2001 assessed the safety performance of a selection of 18 large construction
sites in Ireland. Safety performance was measured by observing safety-related
behaviours and conditions alongside recommended construction safety
guidelines. Four main categories of safety behaviour and conditions were
observed: measures for the prevention of falls from heights; personal
protective equipment; housekeeping; and safety documentation.
A joint study (in Greek, 490Kb PPT)  entitled ‘Models of work-life
balance  and the demand for gender-based equality of opportunity –
Social networks for work–life balance’ was published in December 2007 by
the Frederick Research Centre (FRC ), the Centre for Social Research and
Development (Εταιρεία Κοινωνικών Προγραμμάτων
και Σχεδιασμού, EKPROS) and the Cyprus Workers’ Confederation
(Συνομοσπονδία Εργαζομένων Κύπρου, SEK ).
The research was carried out as part of the EU EQUAL  programme and was
co-funded by the European Social Fund  and the Republic of Cyprus.
A number of countries  maintain a national website, derived from the model
of the continuous web-based survey ‘WageIndicator ’, which includes
information about wages, working conditions , labour standards and other
work-related topics. The Hungarian version of WageIndicator is known as
In 2005–2006, *the Bulgarian Ministry of Labour and Social Policy
(*Министерство на труда и социалната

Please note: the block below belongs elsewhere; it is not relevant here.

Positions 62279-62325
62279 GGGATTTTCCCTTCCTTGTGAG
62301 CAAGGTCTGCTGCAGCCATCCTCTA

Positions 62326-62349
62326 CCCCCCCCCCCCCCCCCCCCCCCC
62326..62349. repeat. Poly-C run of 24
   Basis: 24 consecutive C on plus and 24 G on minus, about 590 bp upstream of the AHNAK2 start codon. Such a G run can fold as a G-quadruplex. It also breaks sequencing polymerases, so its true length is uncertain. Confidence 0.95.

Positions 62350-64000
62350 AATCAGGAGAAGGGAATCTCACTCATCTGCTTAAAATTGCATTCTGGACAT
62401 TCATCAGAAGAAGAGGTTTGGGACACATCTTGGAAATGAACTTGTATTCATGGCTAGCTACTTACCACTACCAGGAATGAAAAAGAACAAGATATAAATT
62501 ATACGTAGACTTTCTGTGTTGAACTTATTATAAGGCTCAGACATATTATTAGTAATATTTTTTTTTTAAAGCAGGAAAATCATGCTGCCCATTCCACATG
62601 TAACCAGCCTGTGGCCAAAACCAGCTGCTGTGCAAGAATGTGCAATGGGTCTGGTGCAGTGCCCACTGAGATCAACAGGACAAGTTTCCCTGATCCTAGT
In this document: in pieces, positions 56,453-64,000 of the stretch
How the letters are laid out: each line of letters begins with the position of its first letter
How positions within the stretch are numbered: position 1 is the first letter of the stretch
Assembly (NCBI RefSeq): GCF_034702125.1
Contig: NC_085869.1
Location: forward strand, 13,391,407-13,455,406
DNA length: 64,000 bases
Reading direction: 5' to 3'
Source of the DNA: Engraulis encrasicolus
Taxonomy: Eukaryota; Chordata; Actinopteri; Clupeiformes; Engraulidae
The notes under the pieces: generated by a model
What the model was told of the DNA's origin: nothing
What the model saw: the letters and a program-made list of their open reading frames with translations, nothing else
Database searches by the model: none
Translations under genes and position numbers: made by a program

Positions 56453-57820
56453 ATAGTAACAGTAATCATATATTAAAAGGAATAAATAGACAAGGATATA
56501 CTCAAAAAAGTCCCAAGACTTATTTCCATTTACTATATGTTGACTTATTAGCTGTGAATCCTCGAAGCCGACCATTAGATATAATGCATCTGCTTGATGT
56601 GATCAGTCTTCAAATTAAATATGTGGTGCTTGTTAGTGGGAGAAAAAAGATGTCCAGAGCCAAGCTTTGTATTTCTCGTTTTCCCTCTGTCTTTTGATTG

политика, MLSP ) *and the* Gender Project for Bulgaria Foundation
 conducted a project entitled ‘Men equal, men different’ . It *was*
part of a European project under the EU 5th Framework Programme on gender
equality and carried out with partners in Denmark, France and Latvia.
In 2007, the Federal Ministry of Education and Research (Bundesministerium
für Bildung und Forschung, BMBF ) commissioned a survey on participation
rates in continuous vocational training in Germany (Weiterbildungsbeteiligung
in Deutschland (770Kb PDF) ). The representative survey was carried out
among 3,500 persons between the age of 19 and 64 years by the research
institute TNS Infratest Sozialforschung. It shows that 43% of the respondents
attended courses in further general education and continuous vocational
training at some point between spring 2006 and summer 2007 (Table 1). With
respect to continuous vocational training programmes alone, the participation
rate stood at 26% in 2007. This matches the rate in 2003; however, it is four
percentage points lower than the rate in 1997. In addition, half of the
respondents who attended further general education programmes stated that
their attendance was motivated by occupational considerations.
A study commissioned by the Ministry for Equal Opportunities (Ministère de
l’égalité des chances ) provides an insight into women’s labour
market position. The study constitutes the fifth edition of the report Les
femmes et le marché de l’emploi (in French, 665Kb PDF)  [Women and the
job market], which was conducted in 2007 by the Centre for Population,
Poverty and Socioeconomic Studies (Centre d’études de populations, de
pauvreté et de politiques socio-economiques, CEPS ) of the International
Network for Studies in Technology, Environment, Alternatives, Development
(Instead) at the request of the ministry.